BarrieToday welcomes letters to the editor at [email protected]. Please include your daytime phone number and address (for verification of authorship, not publication). The following letter is in response to a story titled 'Boaters visiting Orillia could soon face new trailer parking fees,' published April 1.
Public access to our navigable waters is a right, isn’t it?
Surely, the City of Barrie, City of Orillia and Town of Innisfil are aware of this. However, each has, or soon will be, enacting bylaws that effectively shut out access to non-resident boaters by way of outlandish fees for boat launching and parking.
As a lifelong Simcoe County resident and passionate boater/angler, I have witnessed the gradual but consistent erosion of “reasonable” public access to our waterways over the years by way of these punishing fees for boat launching and parking — the most recent being the City of Orillia, who, until this spring, will be the last major municipality on Lake Simcoe to offer free non-resident access to the lake.
Just pay the money, you say? Maybe if these new fees were reasonable, then this would not be as much of an issue. Going from $0 to the ‘new’ minimum going rate of $50 is not reasonable. This is especially true for the large demographic of anglers who flock northward to Simcoe County to launch their boats and go fishing on a regular basis throughout the spring, summer, and fall.
Just go to the nearest local marina to launch and park, you say? These facilities will not be able to accommodate the inundation of boaters coming their way due to Barrie, Orillia, and Innisfil’s actions.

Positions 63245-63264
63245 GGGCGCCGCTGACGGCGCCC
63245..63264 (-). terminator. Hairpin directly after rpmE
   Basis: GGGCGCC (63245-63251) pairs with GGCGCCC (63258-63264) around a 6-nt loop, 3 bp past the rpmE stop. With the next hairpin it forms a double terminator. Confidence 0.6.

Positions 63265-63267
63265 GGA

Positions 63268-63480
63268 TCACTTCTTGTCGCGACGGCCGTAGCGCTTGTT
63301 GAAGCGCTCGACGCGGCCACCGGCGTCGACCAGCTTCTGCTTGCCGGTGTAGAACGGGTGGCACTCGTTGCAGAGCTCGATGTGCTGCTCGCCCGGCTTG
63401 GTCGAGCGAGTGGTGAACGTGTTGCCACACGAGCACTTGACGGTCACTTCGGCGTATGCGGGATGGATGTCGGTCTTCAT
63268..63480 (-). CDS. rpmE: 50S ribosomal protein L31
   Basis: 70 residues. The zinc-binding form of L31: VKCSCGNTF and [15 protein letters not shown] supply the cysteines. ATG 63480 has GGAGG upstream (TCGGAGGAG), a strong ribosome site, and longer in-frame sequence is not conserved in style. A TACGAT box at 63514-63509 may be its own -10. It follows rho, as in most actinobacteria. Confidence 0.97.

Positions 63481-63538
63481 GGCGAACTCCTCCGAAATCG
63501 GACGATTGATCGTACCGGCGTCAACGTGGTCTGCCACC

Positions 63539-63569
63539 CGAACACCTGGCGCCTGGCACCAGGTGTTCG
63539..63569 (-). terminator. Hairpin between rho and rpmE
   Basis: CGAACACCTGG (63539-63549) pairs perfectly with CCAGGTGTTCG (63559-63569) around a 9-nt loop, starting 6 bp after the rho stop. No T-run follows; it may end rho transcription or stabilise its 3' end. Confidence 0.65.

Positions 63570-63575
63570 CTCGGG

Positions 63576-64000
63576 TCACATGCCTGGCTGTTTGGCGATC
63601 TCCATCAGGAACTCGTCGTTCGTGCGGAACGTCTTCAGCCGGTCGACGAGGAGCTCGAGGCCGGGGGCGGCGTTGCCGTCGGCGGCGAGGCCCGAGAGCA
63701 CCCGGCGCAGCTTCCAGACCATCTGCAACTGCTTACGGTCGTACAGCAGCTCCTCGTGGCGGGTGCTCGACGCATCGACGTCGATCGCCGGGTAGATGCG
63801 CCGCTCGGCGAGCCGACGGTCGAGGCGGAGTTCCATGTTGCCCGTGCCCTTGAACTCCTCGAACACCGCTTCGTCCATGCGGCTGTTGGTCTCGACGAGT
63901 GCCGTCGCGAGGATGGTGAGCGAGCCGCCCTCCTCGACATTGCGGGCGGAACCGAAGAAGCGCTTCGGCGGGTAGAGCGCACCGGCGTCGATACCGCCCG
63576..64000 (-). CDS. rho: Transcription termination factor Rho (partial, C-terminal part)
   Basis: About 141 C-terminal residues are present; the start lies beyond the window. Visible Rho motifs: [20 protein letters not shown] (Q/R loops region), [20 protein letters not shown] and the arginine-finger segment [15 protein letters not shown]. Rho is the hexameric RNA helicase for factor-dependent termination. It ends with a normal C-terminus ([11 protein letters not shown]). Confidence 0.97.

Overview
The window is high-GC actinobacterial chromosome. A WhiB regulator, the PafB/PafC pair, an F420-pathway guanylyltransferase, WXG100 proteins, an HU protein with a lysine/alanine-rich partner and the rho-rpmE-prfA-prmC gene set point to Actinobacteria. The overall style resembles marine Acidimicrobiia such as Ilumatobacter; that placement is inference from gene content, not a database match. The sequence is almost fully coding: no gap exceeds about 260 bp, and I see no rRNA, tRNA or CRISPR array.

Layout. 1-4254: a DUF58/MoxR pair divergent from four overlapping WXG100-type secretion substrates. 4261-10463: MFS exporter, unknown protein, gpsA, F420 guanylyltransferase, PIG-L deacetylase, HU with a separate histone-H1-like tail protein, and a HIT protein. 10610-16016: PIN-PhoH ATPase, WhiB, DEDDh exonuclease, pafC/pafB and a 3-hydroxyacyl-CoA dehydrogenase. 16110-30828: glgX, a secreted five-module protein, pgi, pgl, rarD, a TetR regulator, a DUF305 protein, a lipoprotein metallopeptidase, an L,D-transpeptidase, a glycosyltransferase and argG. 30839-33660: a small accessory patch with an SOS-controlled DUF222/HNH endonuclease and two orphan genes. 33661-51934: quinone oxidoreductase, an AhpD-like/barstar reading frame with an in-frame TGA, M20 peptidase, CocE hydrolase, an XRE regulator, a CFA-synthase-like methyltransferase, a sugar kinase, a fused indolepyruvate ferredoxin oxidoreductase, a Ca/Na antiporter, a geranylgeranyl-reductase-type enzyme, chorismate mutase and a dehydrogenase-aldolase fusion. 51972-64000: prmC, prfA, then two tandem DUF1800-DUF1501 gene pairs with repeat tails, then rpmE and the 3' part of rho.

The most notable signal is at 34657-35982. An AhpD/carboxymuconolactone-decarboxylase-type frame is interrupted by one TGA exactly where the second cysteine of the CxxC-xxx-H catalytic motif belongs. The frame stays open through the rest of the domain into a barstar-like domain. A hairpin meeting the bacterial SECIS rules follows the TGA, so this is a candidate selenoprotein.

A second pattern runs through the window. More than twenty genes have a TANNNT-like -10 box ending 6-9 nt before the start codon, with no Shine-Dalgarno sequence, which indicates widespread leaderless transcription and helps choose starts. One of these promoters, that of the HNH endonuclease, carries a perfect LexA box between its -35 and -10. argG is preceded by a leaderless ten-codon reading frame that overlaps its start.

We saw this recently when the COVID restrictions were in place. The reality is that Lake Simcoe is vastly underserved by local marinas that offer public access and boat launches, perhaps because up until recent times, the municipal boat launches and parking have been free and/or reasonably priced.
Why are they (Barrie, Orillia, Innisfil) charging these high fees? They are concerned about parking issues and congestion in and around their waterfront amenities, and accessibility for their local residents.
These are selfish reasons that do not consider the broader impact to local businesses, and the boating and angling communities.
These municipalities should embrace the tourism and develop the parking and launching facilities that are clearly being demanded of them. Embracing non-resident traffic is a win-win for any local economy, especially those located on world-class fisheries such as Lake Simcoe.
Opening up to the angling and boating community seems to be the norm everywhere else in other areas of the province and throughout the United States, where big lakes typically have much bigger and better facilities to accommodate everyone — which are either free or very reasonably priced for non-residents.
Sadly, this is not the case anywhere in and around Lake Simcoe, which is considered a world-class fishery for many species.
Unless the City of Barrie, City of Orillia, and Town of Innisfil come together to reverse the trend of shuttering access to our beloved lake, I surmise that Lake Simcoe must now hold some sort of a record for being the most popular lake in the province that has the most restricted access.